Two Years Into the Pandemic, It Is Time to Reassess Learning and Development

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By Yomna Salem

One silver lining of the pandemic whirlwind is that the crucial role of Learning & Development (L&D) functions can no longer be debated. L&D ranks fifth in importance among 11 HR priorities (McLean & Company, HRSM 2017-2021; n=4,100). According to McLean & Company’s 2022 HR Trends Report, developing leaders ranks third in importance among 12 organizational priorities (N=826). L&D professionals stepped up to the unprecedented challenge of helping organizations survive and function in a new reality no one was prepared for. In the span of weeks, we acquired new tools, converted content to digital formats, and delivered training virtually. Two years into the pandemic, though, it’s time to pause and recalibrate.

While being heavily occupied with tools made sense at the time when we were rushing to adapt, we cannot lose focus on what we are trying to achieve. Training, in all its varied forms, is not our ultimate goal. It is our means to an end. It is important to make sure the end and the means we are using to get there are still valid.

To make sure you are still working toward the right goals, ask:

  • Are you focused on what matters the most to your organization? Are your efforts and resources aligned with the organization’s priorities? Get back to your learning and development strategy and regularly check if it needs updating. Are the goals identified a few months ago still what the organization prioritizes today? Organizations expect their L&D functions to support achieving their goals, but not all have built-in processes to keep L&D informed when priorities change. Be proactive and bridge that gap.

To verify your current practices, consider the following:

  • Look beyond training. Contrary to popular belief, our mission is not to deliver trainings; it is to address learning needs. Training remains, and will remain, a central tool in our toolkit. It is only when we build it up to be the silver bullet and the answer to everything that we set ourselves, learners, and leaders up for disappointment. To help an athlete perform at a higher level, you would not be expected to provide a session about nutrition or fitness and walk away. It takes a comprehensive program of training, practice through application, and a supportive environment of feedback and coaching to get them to the next level. Things look different in organizations, but the main concept remains the same. People do not perform in a vacuum, and to improve their performance you need to plan your learning solutions inside and outside the classroom (virtual or real).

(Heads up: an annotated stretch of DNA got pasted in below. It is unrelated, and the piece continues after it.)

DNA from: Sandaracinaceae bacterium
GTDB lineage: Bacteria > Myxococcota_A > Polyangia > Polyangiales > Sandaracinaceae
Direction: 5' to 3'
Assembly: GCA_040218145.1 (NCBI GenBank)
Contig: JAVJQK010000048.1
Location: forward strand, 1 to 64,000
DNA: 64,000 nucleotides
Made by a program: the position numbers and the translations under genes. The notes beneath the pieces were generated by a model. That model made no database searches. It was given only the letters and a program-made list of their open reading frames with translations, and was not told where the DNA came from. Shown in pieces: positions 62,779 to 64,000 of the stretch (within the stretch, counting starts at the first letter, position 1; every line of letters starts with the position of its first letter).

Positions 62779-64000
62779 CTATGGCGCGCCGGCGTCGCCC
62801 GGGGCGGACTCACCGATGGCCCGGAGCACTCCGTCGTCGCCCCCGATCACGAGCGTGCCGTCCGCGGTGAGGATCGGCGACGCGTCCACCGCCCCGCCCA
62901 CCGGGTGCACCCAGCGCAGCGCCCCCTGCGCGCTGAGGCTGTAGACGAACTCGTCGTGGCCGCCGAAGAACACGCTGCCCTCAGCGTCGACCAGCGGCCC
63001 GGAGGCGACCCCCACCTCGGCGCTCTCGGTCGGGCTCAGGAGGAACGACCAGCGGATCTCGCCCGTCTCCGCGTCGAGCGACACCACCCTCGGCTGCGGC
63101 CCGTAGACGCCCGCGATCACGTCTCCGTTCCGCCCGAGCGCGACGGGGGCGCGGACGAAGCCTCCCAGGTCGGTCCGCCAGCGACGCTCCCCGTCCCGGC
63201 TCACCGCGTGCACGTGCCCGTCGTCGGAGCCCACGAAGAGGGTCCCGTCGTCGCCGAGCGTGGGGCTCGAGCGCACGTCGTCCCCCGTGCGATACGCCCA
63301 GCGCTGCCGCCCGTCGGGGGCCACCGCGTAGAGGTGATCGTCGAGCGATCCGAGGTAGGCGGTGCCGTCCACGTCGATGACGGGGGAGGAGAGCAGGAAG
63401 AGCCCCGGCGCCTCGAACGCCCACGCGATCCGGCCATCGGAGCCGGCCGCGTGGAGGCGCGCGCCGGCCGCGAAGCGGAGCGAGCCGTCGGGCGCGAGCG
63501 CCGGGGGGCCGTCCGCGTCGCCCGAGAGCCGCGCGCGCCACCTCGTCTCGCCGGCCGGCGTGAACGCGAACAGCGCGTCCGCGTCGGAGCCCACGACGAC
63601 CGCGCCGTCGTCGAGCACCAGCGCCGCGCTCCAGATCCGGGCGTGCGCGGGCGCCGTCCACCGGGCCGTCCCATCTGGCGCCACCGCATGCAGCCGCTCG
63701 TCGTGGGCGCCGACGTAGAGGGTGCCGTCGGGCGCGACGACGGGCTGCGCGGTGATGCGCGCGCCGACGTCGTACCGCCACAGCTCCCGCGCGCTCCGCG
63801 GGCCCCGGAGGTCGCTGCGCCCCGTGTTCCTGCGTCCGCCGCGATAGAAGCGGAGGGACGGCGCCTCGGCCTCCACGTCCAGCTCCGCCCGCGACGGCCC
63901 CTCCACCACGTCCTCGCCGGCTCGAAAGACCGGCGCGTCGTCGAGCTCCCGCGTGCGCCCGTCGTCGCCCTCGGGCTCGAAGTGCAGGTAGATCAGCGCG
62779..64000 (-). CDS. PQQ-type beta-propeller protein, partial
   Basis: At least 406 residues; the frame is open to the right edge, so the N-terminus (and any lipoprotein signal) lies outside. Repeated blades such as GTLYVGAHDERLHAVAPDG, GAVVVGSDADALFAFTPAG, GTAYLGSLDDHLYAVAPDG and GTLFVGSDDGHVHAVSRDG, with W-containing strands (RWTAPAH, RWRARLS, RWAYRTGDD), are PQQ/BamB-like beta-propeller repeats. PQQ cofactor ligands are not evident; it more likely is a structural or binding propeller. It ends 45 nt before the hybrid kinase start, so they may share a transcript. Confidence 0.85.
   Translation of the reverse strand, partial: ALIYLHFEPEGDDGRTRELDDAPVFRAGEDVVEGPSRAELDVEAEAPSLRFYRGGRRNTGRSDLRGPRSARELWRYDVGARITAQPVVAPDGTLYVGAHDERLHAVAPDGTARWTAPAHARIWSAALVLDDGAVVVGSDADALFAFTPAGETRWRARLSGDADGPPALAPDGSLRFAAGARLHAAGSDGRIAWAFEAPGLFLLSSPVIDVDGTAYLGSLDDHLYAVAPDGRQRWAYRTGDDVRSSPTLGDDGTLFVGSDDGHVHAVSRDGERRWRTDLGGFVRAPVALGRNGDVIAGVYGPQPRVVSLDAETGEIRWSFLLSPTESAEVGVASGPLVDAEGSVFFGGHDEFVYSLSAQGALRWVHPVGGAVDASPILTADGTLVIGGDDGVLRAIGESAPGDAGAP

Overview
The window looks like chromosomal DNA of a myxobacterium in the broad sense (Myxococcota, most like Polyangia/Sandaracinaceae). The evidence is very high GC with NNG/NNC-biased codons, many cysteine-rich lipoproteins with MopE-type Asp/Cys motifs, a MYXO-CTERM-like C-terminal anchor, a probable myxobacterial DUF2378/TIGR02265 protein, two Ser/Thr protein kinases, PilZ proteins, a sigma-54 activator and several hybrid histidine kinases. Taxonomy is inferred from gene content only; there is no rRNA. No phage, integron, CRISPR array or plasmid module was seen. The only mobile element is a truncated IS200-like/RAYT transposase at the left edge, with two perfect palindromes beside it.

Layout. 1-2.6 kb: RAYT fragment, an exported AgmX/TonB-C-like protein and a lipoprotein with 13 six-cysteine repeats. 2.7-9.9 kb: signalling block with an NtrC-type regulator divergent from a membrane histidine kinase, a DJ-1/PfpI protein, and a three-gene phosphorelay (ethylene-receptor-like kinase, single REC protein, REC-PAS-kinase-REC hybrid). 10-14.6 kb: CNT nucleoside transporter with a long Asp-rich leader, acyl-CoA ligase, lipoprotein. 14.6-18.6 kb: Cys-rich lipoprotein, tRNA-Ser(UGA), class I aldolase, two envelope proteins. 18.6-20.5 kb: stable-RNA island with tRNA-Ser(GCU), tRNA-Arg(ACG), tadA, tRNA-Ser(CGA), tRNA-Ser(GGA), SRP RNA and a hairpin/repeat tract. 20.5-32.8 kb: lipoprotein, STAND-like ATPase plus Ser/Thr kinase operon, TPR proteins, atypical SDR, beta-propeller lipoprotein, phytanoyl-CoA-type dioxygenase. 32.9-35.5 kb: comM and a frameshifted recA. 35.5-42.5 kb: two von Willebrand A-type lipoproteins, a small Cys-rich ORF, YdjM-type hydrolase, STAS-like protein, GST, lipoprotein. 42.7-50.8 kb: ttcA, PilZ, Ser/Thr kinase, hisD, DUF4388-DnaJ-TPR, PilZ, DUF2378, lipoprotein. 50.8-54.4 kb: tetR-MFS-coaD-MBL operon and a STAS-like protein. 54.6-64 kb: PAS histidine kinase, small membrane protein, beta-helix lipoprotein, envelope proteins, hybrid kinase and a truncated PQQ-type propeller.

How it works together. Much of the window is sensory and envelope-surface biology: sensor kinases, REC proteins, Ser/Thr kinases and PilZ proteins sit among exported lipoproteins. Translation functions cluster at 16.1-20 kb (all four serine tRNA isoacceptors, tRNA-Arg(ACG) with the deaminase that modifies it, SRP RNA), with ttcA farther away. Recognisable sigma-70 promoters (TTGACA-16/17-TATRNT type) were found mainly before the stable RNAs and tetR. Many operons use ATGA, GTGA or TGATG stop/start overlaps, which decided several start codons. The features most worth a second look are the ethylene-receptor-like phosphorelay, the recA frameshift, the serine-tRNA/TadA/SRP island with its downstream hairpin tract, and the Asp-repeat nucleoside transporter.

• Give learners what they need. A lot of times we are approached with requests for solutions, usually trainings, rather than a business challenge or a learning need. The proposed solution may or may not be the best choice for this specific need. A microlearning video or a concise job aid an employee could access when needed may be much more helpful, and cost-effective, than six hours of training months before or after the need arises. It is not an either-or game. Coaching, for example, could be an invaluable tool to reinforce the learning and behavior change during or after a leadership development program. Part of our role is to have the sometimes difficult conversations to arrive at the most effective solution for both the learners and the business.
  • Use the right channels. There was a lot of pressure to build up and/or purchase digital and virtual training resources early in the pandemic. It is time to pause and evaluate these tools and platforms. Are your people really using them? What is their feedback? It is not always about finding the best new tool out there. Sometimes it is more productive to go for something that works for your people and your work environment. For example, organizations with people working in multiple locations and time zones might find that any attempt at synchronous live training is ineffective, but virtual collaboration tools are heavily used. Do you still need that expensive software? Should you be upgrading it?

The pandemic has not given any of us a break, but we are past the point of thinking about survival. It is time to focus again on how to thrive and reimagine learning moving forward.

For more information, check McLean & Company’s Reimagine Learning solution set.

To learn more about how McLean & Company can support your learning and development efforts, please visit our website or contact Jon Campbell at jcampbell@mcleanco.com.

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